We all live our lives carrying secrets we cannot disclose.
'Beguiling... Murakami is brilliant at folding the humdrum alongside the supernatural; finding the magic that's nested in life's quotidian details' Guardian
When a thirty-something portrait painter is abandoned by his wife, he holes up in the mountain home of a famous artist. The days drift by, spent painting, listening to music and drinking whiskey in the evenings. But then he discovers a strange painting in the attic and unintentionally begins a strange journey of self-discovery that involves a mysterious ringing bell, a precocious thirteen-year-old girl, a Nazi assassination attempt and a haunted underworld.
A stunning work of imagination, Killing Commendatore is a surreal tale of love and loneliness, war and art.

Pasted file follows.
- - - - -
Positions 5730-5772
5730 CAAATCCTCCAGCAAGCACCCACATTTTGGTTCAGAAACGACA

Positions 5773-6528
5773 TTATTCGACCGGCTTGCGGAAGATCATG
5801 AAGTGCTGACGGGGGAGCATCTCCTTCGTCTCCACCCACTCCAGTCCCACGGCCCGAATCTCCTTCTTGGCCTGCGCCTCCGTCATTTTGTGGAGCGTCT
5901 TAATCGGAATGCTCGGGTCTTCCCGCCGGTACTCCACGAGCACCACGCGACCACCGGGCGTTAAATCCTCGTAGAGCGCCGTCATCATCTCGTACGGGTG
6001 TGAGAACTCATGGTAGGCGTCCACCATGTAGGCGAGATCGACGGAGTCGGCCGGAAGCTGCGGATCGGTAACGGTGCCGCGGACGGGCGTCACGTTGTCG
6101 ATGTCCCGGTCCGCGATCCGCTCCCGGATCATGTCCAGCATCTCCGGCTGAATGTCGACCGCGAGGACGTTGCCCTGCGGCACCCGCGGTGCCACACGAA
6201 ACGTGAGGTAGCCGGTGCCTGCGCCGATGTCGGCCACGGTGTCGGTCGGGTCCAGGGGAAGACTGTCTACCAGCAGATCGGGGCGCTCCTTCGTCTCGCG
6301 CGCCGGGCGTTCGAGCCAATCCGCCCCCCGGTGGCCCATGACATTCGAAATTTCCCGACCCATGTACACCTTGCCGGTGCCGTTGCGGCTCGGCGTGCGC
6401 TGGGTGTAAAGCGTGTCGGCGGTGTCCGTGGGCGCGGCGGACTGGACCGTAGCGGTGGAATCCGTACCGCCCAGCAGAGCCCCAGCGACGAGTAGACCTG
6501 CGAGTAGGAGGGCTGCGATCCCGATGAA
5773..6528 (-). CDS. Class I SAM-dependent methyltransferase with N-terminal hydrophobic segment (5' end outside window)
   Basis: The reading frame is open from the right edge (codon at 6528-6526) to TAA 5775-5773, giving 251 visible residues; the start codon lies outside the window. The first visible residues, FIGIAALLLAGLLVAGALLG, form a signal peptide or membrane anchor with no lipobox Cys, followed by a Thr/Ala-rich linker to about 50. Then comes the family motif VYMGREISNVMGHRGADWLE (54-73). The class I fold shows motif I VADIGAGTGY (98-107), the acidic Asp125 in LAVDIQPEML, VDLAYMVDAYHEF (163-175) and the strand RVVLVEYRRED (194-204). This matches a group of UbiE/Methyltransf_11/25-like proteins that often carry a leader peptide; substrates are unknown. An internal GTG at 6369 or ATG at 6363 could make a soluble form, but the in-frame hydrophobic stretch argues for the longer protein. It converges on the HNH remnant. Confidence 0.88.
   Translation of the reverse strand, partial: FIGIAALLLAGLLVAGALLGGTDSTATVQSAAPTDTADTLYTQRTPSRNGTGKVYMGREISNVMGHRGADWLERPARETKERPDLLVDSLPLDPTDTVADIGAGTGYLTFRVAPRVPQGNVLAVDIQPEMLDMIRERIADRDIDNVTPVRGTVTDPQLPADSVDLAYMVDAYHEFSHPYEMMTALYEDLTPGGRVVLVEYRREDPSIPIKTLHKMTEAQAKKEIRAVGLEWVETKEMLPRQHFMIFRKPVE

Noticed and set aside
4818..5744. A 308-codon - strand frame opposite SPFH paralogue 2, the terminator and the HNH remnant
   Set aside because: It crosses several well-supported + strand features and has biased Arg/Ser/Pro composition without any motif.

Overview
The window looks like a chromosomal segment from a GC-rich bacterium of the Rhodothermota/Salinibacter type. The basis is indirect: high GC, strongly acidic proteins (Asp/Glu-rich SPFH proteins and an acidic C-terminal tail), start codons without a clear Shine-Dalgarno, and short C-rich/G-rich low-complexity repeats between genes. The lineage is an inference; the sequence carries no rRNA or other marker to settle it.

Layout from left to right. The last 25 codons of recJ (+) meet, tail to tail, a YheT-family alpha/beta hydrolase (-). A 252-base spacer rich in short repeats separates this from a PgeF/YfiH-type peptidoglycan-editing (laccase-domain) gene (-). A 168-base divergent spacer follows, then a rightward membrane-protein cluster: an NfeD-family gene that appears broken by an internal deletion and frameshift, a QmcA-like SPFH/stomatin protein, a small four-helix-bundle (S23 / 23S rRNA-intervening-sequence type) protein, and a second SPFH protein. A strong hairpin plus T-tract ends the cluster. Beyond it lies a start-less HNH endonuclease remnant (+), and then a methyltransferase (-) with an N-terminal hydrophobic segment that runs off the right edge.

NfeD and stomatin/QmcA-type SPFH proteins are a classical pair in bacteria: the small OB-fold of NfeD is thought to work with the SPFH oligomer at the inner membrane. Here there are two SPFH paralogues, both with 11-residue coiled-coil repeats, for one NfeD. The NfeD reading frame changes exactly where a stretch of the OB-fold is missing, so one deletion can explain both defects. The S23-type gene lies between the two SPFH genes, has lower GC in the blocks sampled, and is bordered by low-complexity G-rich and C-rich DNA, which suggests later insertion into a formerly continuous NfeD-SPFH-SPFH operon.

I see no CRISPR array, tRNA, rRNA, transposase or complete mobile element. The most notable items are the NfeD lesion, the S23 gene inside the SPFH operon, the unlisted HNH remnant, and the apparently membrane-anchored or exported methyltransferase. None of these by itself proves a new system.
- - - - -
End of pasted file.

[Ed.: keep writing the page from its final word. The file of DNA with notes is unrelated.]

Murakami's latest (following Men Without Women) is a meticulous yet gripping novel whose escalating surreal tone complements the author's tight focus on the domestic and the mundane. The unnamed narrator, a talented but unambitious portrait-painter in Tokyo, discovers his wife is having an affair, quits painting, and embarks on a meandering road trip. The narrator's friend offers to let him stay in the home of his father, Tomohiko Amada, a famous, now-senile painter whose difficult secret from 1930s Vienna unfurls over the course of the book. Once situated on the quiet, mysterious mountainside outside Odawara, the narrator begins teaching painting classes and finds a hidden, violent painting of Amada's in the attic called Killing Commendatore, an allegorical adaptation of Don Giovanni. He begins two affairs one with an older woman who sparks the novel whenever she appears and is commissioned by the enigmatic Mr. Menshiki to paint his portrait. Menshiki is preoccupied with a 13-year-old girl named Mariye an intriguing character, but one whom the book has an unfortunate tendency to sexualize. At night, the narrator is haunted by a ringing bell coming from a covered pit near his house. This eventually leads him to a magical realm that includes impish physical manifestations of ideas and metaphors. His discovery provokes a pivotal, satisfying moment in his artistic development on the way to a protracted, mystic denouement. The story never rushes, relishing digressions into Bruce Springsteen, the simple pleasures of freshly cooked fish, and the way artists sketch. As the narrator uncovers his talents, the reading experience becomes more propulsive. Murakami's sense of humor helps balance the otherworldly and the prosaic, making this a consistently rewarding novel. 250,000-copy announced first printing. \n